Iran ready to mediate in Nagorno-Karabakh dispute: Larijani

Iran’s Majlis Speaker Ali Larijani (R) meets with Azerbaijan’s National Security Council Ramiz Mehdiyev in the Iranian capital, Tehran, on April 29, 2013.

Iran’s Majlis Speaker Ali Larijani (R) meets with Azerbaijan’s National Security Council Ramiz Mehdiyev in the Iranian capital, Tehran, on April 29, 2013.

Press TV -(Mon Apr 29, 2013) Iran’s Parliament Speaker Ali Larijani has stressed Tehran’s readiness to mediate between Azerbaijan and Armenia in the Nagorno-Karabakh dispute.

In a Monday meeting with Secretary of Azerbaijan’s National Security Council Ramiz Mehdiyev, Larijani said that regional countries are capable of solving their problems through close cooperation.
“In this regard, the Islamic Republic of Iran stresses its readiness to contribute to the settlement of the Nagorno-Karabakh crisis,” he said.
Larijani pointed to numerous cultural, religious and geographical commonalities between Iran and Azerbaijan two countries and described their relations as brotherly and friendly.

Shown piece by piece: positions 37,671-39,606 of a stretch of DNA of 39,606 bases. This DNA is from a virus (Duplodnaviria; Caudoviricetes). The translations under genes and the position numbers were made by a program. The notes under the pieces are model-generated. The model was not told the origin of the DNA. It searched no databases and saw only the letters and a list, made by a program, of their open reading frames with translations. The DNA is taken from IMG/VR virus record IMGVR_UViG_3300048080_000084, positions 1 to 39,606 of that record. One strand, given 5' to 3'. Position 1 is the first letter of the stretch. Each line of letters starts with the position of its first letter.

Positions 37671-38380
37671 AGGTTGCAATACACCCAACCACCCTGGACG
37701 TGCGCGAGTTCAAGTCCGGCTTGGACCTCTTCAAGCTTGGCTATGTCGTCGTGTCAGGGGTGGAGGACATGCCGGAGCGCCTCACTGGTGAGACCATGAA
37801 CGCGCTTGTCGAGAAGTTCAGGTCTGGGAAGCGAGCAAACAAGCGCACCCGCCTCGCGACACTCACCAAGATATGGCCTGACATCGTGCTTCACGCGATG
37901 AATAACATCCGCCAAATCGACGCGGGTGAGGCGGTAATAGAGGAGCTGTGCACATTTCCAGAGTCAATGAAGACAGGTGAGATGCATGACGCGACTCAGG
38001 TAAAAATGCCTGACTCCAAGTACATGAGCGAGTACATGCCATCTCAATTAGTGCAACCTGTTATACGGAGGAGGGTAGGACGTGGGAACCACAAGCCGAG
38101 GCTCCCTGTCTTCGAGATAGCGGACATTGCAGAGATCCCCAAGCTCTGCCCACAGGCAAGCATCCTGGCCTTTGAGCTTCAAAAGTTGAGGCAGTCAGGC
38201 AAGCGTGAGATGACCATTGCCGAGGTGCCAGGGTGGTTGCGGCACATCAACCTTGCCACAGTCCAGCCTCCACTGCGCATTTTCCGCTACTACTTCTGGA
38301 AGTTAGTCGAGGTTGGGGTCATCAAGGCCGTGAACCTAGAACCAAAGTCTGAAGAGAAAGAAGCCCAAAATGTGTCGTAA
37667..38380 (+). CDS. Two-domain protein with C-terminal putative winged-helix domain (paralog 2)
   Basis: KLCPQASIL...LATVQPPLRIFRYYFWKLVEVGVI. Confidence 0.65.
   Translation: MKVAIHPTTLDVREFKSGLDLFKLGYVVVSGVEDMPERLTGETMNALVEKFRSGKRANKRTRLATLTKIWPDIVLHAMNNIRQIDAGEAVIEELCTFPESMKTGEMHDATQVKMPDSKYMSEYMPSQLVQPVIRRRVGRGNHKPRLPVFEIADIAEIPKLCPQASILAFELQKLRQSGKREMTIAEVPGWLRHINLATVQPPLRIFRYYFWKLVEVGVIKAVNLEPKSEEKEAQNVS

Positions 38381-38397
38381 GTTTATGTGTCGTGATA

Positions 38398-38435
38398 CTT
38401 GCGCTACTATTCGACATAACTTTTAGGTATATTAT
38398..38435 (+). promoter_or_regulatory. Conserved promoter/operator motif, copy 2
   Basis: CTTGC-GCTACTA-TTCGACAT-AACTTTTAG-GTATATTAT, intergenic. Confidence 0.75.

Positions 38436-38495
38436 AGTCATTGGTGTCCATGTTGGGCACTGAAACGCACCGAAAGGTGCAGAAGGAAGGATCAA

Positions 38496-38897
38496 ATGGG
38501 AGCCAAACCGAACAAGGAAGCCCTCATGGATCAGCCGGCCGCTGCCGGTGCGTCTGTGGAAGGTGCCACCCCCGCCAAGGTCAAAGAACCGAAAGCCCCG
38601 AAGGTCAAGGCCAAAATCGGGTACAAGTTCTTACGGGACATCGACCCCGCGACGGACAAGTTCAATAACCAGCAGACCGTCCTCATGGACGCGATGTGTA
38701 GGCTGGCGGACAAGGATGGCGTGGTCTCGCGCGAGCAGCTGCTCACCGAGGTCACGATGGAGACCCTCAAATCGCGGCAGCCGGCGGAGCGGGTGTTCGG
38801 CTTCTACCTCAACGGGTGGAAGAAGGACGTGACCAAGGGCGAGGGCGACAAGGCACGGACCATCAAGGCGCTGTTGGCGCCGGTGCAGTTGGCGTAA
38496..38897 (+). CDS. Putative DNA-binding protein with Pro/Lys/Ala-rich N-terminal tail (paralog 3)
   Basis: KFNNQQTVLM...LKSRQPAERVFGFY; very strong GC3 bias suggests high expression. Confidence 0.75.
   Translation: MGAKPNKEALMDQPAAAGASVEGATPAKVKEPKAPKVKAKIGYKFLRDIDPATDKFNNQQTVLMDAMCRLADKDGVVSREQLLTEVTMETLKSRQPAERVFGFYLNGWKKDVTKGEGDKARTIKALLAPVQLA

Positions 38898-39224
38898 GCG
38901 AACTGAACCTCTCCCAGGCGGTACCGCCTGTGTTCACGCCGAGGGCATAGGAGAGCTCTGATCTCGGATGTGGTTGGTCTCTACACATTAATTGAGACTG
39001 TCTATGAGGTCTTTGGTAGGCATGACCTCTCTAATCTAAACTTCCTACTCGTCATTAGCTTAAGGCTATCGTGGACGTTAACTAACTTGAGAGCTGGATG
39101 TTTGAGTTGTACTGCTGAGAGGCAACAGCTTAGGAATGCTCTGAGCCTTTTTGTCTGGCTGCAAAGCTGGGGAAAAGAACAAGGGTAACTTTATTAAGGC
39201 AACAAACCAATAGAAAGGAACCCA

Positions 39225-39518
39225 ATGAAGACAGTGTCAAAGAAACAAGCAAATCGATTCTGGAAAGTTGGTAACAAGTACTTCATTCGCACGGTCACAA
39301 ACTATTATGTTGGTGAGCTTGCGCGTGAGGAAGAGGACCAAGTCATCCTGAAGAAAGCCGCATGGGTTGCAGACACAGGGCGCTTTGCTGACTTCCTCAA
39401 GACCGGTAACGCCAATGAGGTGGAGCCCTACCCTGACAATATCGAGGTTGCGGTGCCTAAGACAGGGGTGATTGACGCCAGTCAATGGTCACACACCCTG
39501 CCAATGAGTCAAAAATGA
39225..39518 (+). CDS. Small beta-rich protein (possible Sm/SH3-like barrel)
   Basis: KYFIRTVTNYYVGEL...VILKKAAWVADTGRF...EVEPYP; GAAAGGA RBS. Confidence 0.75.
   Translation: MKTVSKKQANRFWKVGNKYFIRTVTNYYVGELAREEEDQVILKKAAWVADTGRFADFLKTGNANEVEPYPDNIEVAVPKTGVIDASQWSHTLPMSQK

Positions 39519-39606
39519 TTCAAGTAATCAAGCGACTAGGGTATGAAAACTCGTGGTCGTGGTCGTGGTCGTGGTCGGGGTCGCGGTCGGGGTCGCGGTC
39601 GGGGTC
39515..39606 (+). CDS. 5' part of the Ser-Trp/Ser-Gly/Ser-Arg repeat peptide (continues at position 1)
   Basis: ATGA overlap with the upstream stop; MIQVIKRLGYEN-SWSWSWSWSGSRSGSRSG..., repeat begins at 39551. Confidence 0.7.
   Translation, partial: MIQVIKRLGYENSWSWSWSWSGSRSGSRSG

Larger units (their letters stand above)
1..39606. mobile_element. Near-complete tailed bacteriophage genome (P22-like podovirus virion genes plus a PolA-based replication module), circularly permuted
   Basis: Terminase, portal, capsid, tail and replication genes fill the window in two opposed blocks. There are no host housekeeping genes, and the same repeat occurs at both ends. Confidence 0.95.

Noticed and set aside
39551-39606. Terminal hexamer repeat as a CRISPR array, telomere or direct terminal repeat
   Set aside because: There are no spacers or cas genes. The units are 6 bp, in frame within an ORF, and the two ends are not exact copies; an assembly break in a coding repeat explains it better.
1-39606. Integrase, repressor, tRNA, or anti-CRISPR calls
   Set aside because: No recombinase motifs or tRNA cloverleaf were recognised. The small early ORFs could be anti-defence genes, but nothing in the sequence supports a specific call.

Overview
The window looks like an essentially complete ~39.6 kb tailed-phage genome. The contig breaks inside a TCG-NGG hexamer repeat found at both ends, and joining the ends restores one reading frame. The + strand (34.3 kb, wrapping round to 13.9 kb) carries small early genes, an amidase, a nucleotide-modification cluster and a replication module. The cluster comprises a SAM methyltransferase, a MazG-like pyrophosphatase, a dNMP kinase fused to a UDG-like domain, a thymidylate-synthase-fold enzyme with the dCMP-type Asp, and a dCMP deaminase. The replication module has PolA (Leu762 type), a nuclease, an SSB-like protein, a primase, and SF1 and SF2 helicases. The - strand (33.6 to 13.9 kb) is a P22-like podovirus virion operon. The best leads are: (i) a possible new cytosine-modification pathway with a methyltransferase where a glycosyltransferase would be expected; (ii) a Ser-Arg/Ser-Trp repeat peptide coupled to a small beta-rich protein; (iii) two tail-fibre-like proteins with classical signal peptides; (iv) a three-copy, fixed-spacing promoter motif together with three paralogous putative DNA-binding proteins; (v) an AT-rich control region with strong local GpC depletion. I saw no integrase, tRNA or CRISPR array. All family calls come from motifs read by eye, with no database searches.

He underlined the significance of using the potentials of the two countries to develop bilateral political, economic and cultural ties, adding that Majlis supports any approach aimed at boosting cooperation and relations based on mutual respect and common interests.
Mehdiyev, for his part, said that Iran is a friend of Azerbaijan and there are deeply historical bonds between the people of the two states.
He warned against efforts by certain foreign countries to disturb friendly relations between Tehran and Baku, urging the consolidation of relations.
He also welcomed Iran’s efforts to help the settlement of the Nagorno-Karabakh dispute between Azerbaijan and Armenia.
Both Azerbaijan and Armenia claim the territory of Nagorno-Karabakh, which is largely populated by Armenians but located in Azerbaijan.
Ethnic Armenian forces took control over the enclave which accounts for 16 percent of Azerbaijan in the early 1990s during a six-year war with the country that took place from February 1988 to May 1994.
The conflict left an estimated 30,000 people dead and one million displaced before the two sides agreed to a cease-fire in 1994. However, a peace accord has never been signed and the dispute still remains unsettled.
Iran has on several occasions offered to intervene in the dispute.

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